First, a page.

Moving to a small island in Southeast Asia has enriched the lives of most who have chosen Bali as their temporary or permanent home. We are welcomed at ceremonies, our houses are blessed with botanical offerings that possess a beauty and evoke profound feelings of peace and gratitude. The nourishment of the soul is only one aspect of beneficial rewards both locals and guests reap from this enchanted island. Superfoods thrive In Bali and there is one in particular that is utilized in distinctive ways for varied health and gastronomic purposes.

For 1200 years the Indonesians have been making Jamu: the ancient Indonesian art of herbal healing. While hundreds of plants can be used to make Jamu for various ailments and beautification rituals, one of the key ingredients in the most commonly found Jamu in Bali is turmeric. Part of the ginger family and known for its color, a vivid orange, turmeric, is what gives cuisines throughout Asia and the Middle East their vibrant yellow hues. This radiant tone, scared and associated with the sun in some cultures, is the least of this wonder root’s super powers.

Curcuma domestica: anti-inflammatory, painkiller, antiseptic, blood tonic, circulation booster, anti-bacterial –fungal -viral and -oxidant, are only a few its properties. Traditional healers and ethnobotanists have used turmeric to treat anything from asthma and eczema to osteoarthritis and dysentery. Fortunate for those living in this part of the world, one need not go far to find a bottle or glass containing a potion with these therapeutic properties. Whether it is carried in a basket on the back of an 80 year old woman walking from village to village, or on the side of a motorbike driven by a young man, or served in a modern raw food café filled with mingling tourists or even at the 5 star Alila Uluwatu resort, Jamu made with turmeric is readily available in Bali.

The most common Jamu in Bali is usually a mix of turmeric, lime or tamarind and honey. Turmeric is not for all and it would be untrue to state that all individuals share the love of this ugly little root and the tinctures made with it. It may take the taste buds some time to adjust to the flavor but once they are, fans will be at high risk for addiction. On a recent trip back to California I found myself yearning for Jamu. With climate and diet changes I began to feel the symptoms of both a cold and digestion issues. Despite having the luxury of 101 million choices of medicines at the CVS, all I wanted was Jamu. Nothing else would satisfy. While there, I also recall speaking with my sister who lives in Barcelona and for ten minutes about turmeric and how she was making Jamu for the elderly woman who suffers from arthritis living next door, as well as her friends who needed a boost as they opened a new boutique hotel. Another friend had a motorcycle accident and after rounds of antibiotics, both oral and topical, found little relief until a local woman started to administer chewed up pieces of turmeric onto the wounds and served him glass upon glass of Jamu.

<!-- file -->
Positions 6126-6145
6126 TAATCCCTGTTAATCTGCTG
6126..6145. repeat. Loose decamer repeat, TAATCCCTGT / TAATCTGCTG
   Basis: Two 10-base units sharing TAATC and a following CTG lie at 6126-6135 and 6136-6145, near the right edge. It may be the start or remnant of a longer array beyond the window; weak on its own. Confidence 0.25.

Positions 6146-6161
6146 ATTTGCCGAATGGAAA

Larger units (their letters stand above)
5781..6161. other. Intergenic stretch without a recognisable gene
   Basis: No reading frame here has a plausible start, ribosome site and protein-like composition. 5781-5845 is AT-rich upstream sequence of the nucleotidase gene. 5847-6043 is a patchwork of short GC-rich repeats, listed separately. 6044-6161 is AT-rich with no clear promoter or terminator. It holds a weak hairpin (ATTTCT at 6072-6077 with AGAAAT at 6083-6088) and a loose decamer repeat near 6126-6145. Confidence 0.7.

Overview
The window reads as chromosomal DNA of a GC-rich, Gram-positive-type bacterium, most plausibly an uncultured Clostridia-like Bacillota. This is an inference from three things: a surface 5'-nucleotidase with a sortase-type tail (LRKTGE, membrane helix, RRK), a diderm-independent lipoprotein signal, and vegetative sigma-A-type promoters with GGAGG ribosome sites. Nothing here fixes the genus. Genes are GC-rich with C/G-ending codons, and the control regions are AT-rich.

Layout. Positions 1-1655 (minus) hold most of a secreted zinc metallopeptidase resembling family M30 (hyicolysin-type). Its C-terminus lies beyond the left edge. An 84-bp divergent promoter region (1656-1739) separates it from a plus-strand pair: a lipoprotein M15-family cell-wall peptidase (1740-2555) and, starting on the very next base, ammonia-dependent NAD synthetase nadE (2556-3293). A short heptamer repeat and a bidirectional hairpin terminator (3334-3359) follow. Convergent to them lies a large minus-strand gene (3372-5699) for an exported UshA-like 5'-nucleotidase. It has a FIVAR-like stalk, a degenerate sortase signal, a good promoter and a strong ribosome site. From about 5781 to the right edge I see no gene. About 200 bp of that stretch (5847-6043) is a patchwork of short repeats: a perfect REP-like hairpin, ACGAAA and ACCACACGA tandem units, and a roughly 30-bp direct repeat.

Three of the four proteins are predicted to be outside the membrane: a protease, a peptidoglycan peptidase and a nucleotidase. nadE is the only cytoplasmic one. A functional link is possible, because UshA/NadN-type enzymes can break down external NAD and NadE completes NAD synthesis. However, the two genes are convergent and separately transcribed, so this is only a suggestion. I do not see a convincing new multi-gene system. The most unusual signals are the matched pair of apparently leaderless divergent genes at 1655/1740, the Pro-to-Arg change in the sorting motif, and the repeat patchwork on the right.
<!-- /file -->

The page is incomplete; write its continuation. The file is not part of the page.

Among the many gifts this magical land has offered to its people, turmeric is surely one that many have added to their recipes for good health and overall well-being.

With gratitude to Bali, its healers, its plants and their wisdom.

“Traditional healers and ethnobotanists have used turmeric to treat anything from asthma and eczema to osteoarthritis and dysentery.”

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